Loving Atlantic Spotted Dolphins

20 years ago in September

Being in the middle of the sea – no land in sight.  Azure blue water and sky.

“Dolphins!” Margaret shouts. “On the bow wave!”

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The boat slowly comes to a stop, and we jump in. I am so excited. I have wanted to swim with dolphins my whole life – ever since Flipper. I still remember all the words to that TV show theme song. “They call him Flipper, Flipper, faster than lightening….”

We are swimming around each other – the dolphins and I – checking each other out, beaming love.  We dive together, breathe together and go back under for more dancing, swimming in circles, looking in each other’s eyes. The water temperature is perfect, and so clear. I hear them squeak, sing, hold long notes, buzz, and make a clicking sound that is their sonar, checking us out.  I can feel the sonar.

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The older they are, the more spots they have. They have perpetual smiles. At first, they all look alike, but then you can tell them all apart, each one distinctive.

I left all my stress back on the dock in Florida last night.  It feels good to relax. A guy on the boat, Carlos Eyles, a well- known under water photographer, taught me how to free dive this morning. I am grateful for this, as it allowed me to dance with the dolphins today. I had only floated around on the surface, while snorkeling, watching the ocean life below. Free diving changes everything!

There are 8 of us on the boat. I came with my closest friend, Kris.  She took the pictures you see. We talk about our encounters.  Everyone’s stories are so sweet. We laugh about the thought of them doing the same thing – talking about their encounters with us. “Did you see the one with the long legs? He was fun. How about the one with the really long fins and long flowing hair?” “Yeah, I had really good eye contact with that one. Not sure if it was male or female.” “They don’t seem to understand our language. A couple of them sort of did. What are those funny things on their faces?”

One woman said she had been playing with one and it started shrieking, and went to the surface and jumped out of the water. I too, remember shrieking with delight.  It is so special that it is the dolphin’s choice to play with us.  Nobody is feeding them, or coaxing them.  They just want to play and have meaningful inter-species connections, just like we do.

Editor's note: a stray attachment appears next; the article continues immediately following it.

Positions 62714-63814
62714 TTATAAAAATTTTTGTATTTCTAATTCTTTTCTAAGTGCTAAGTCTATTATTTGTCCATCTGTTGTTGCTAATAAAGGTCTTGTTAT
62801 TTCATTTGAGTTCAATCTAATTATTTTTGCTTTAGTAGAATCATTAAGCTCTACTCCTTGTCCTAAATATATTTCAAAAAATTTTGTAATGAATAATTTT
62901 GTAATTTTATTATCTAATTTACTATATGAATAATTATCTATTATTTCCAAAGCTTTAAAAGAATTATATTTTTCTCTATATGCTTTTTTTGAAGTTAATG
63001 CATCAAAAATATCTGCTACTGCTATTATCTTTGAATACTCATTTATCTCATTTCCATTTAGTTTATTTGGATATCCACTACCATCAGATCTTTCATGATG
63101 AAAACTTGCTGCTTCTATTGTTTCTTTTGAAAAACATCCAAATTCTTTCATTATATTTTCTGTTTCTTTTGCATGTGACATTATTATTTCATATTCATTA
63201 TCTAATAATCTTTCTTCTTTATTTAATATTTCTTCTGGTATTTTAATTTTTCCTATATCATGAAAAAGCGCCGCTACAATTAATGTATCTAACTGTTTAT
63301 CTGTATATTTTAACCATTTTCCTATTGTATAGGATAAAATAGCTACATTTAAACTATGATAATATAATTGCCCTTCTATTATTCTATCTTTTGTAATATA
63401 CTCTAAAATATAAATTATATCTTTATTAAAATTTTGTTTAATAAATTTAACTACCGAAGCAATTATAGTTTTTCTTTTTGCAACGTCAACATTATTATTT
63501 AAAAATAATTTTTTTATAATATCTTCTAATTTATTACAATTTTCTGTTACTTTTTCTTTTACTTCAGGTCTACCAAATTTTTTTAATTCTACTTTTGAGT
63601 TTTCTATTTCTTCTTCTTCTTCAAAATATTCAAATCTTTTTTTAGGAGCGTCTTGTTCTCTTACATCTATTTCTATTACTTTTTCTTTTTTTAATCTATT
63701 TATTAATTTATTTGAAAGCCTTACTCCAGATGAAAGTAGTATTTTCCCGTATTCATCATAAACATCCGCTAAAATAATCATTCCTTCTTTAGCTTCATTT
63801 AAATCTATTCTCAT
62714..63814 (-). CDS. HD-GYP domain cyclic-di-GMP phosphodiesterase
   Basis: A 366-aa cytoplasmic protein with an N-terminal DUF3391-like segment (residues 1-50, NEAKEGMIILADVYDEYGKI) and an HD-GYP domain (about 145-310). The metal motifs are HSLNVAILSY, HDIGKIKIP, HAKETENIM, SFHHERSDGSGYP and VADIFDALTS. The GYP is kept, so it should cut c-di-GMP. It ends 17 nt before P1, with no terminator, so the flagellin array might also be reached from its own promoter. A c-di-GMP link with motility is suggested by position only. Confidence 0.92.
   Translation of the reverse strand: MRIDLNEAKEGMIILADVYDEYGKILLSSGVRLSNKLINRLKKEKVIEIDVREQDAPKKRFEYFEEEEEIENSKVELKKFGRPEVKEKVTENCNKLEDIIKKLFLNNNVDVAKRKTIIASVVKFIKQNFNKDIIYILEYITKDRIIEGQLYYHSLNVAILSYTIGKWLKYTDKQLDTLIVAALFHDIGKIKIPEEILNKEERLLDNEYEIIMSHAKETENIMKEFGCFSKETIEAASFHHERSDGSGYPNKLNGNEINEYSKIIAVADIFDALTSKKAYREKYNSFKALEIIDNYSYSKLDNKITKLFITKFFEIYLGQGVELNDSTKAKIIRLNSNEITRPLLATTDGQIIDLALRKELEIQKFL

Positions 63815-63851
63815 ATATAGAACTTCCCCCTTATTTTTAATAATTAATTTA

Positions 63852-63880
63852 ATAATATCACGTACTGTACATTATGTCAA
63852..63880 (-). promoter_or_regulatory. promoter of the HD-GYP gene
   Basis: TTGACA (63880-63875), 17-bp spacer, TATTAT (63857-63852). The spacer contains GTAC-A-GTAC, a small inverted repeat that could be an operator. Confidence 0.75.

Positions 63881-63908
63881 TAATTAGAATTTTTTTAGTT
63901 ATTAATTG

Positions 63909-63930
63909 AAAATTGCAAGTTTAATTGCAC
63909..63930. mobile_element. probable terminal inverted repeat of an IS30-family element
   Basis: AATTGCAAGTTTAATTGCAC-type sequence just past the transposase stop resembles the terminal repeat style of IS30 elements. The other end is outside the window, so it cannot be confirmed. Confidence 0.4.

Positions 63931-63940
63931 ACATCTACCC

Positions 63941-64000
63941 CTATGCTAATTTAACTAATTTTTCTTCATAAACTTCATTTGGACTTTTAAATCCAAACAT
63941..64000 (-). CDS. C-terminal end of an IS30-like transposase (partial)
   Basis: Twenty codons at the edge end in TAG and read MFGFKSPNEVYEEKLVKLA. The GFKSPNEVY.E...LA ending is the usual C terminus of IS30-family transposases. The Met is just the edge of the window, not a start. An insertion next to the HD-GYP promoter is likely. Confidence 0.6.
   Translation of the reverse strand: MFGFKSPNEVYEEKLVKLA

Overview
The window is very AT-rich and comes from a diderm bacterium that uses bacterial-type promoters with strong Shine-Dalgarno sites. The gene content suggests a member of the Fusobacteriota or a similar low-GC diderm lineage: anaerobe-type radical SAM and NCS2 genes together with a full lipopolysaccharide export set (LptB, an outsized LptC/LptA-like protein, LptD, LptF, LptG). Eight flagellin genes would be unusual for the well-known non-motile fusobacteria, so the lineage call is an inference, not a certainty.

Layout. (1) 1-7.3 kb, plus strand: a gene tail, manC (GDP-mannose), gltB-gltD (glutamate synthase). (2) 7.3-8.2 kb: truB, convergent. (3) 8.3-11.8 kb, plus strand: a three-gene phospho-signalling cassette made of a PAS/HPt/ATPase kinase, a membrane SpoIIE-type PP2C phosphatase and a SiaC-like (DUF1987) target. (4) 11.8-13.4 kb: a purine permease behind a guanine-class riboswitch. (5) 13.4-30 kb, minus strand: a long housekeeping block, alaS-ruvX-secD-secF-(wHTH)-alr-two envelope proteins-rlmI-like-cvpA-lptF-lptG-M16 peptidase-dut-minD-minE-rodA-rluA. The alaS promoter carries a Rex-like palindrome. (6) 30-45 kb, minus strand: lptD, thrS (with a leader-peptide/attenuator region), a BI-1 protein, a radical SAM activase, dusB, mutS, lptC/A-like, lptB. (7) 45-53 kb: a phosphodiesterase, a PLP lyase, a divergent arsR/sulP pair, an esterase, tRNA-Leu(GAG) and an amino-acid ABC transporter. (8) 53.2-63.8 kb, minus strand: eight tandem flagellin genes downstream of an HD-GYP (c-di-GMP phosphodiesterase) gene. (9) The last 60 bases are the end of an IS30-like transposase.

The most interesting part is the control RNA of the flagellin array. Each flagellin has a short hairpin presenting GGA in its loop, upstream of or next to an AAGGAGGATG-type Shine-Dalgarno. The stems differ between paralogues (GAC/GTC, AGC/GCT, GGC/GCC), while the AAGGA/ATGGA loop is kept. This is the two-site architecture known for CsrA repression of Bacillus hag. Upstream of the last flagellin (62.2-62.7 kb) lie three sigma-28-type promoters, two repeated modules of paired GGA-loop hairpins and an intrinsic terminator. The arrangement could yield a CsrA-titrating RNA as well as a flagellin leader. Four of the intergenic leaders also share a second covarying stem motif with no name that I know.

I touched one. I sort of couldn’t help it.  We swim with our hands behind our backs, so as not to seem invasive. He or she came so close, I felt my touch was invited. It felt like rubber, sort of, but softer with some give to it.  The eye contact is extraordinary.

My heart is completely open.  It would be nice to feel like this all the time – so positive and free. Awareness in the moment. They are an inspiration to be at one with all Consciousness.

A few days later

This may not be the best time of year to be here – hurricane season.

Big storm last night. Azure water turned black in minutes. Gales of wind, sheets of rain that feel like glass hitting my face – like, “Ow! I just got hit by a piece of rain!” Giant lightning bolts across the sky, followed very shortly by huge claps of thunder. Everyone else went into the cabin, but I tied myself to a pole and experienced the whole storm.  I just didn’t want to miss it. We would rise to the top of a wave, then fall 20 feet, and hit the water hard. Some waves we went through, covering the deck (and me) with water.  It was majorly exciting.  Everyone else got sick in the boat, but I was exhilarated! When all settled down, and I untied myself, the deck was filled with fish.

A beautiful sunset after the storm – watching dolphins jump through pink, blue and purple surf.

The next morning, a mother brings her newborn. It has no spots.  She helps him or her to the surface for air. She doesn’t let us too close at first, but it is such an honor that she trusts us enough to let us see.  Already this kid wants to play. The mom reminds me of a human mother explaining to her child about dogs – some are friendly and some not, so always be cautious. She brings her baby over to me, and lets the baby swim between herself and me. We look in each other’s eyes.  Damn, it’s frustrating to have to come up for air. I wish I could stay down longer! With only 50% lung capacity, I only have about 26 seconds. Seems like longer, though, like time changes under water.

 

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Dolphins seem so loving, playful, wise and free.  They don’t hold on to their feelings.  They experience them, then let them go. They are good role models that way. I want to be more like them.  Let go sooner.  No getting stuck in negativity, apathy or fear.